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CRACKED TOOTH SYNDROME

August 30th, 2012

Do you have a tooth that only hurts occasionally, usually with biting on something hard or chewy?  The pain may often be hard to localize and doesn’t last long.  In fact, it may be more of an annoyance than a real problem and you may choose not to visit your dentist right away.  This might be a mistake.
What might be the cause here is a small, even microscopic, fracture in the tooth.  When you put pressure on just the right spot and in just the right direction, the fracture moves and allows fluids in the dentin tubules that contain the nerve endings, to exert  hydrostatic pressure and cause that flashing pain.  Each time it happens, the fracture can extend slightly further.  Over time, the pain can get worse and eventually may lead to fracture of the tooth.  Interestingly, if the fracture remains near the crown of the tooth, when the piece falls out, the pain may disappear completely.  Unfortunately, it is impossible to predict what direction the fracture may take.
What causes these fractures?  Clenching or grinding is often contributory.  Large fillings may weaken teeth and harmful habits like chewing ice or hard candies may put forces on teeth beyond their breaking point.  Trauma from accidents or sports injuries may also be implicated.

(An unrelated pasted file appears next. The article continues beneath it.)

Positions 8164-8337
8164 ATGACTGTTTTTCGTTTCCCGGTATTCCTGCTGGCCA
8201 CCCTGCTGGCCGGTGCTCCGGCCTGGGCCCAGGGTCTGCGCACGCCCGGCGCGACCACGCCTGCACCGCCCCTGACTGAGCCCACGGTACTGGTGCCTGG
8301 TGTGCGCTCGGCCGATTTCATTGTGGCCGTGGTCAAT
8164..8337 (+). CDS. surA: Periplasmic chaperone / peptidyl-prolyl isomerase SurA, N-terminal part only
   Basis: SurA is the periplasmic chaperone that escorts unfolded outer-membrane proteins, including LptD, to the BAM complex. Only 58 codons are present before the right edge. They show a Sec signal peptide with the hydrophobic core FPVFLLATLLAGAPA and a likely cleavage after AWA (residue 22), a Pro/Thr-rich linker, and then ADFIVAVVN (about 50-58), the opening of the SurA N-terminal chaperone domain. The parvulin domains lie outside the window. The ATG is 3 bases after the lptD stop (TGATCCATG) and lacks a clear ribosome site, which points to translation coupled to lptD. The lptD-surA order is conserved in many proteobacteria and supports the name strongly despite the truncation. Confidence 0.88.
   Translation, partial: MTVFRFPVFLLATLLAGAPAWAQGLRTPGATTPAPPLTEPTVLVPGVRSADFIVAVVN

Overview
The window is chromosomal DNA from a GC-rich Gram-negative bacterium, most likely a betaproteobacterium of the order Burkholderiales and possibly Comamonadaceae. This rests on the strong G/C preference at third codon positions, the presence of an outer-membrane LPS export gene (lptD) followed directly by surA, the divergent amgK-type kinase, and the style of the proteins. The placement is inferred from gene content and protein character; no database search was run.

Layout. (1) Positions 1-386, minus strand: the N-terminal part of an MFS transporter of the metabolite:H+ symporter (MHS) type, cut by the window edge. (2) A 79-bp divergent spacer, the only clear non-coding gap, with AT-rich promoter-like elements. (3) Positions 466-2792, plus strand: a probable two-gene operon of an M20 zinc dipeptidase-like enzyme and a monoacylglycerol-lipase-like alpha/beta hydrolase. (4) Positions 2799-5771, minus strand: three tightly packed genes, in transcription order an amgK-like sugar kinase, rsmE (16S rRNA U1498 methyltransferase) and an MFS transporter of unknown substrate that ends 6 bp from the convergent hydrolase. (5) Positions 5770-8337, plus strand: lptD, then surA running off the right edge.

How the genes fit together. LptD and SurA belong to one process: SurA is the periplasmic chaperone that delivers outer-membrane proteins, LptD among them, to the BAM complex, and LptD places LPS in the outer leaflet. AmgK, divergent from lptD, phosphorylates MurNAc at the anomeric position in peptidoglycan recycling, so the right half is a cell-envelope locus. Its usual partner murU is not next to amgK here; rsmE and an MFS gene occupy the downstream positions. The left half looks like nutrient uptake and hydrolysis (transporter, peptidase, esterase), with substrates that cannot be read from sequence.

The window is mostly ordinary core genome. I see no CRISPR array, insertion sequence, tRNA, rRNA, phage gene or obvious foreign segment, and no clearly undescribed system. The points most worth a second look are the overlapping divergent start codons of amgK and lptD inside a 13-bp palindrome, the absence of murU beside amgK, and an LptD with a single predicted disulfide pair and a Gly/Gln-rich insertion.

What to do?  You need to talk to your dentist.  The treatment really depends on your particular circumstance.  It may range from a simple bonded filling to replace a fractured piece, to a full crown to cover and protect the whole tooth.  Other considerations may include root canal treatment if the fracture has reached the nerve of the tooth, or in extreme cases, extraction of a tooth where the fracture has proceeded down the root, leaving it non-restorable.
It is critical to have potentially fractured teeth evaluated early, and to have treatment provided.  This may prevent the more severe consequences from occurring.
The diagnosis of fractured tooth syndrome can be one of the most challenging.  The pain is often of such a short duration that it can be quite hard to localize.  In fact, sometimes it’s hard to tell whether it is the upper or lower arch causing the problem.  But don’t wait thinking you need to localize it.  Your dentist has various tools and tests that will often find the problem at an earlier, more easily treatable stage.

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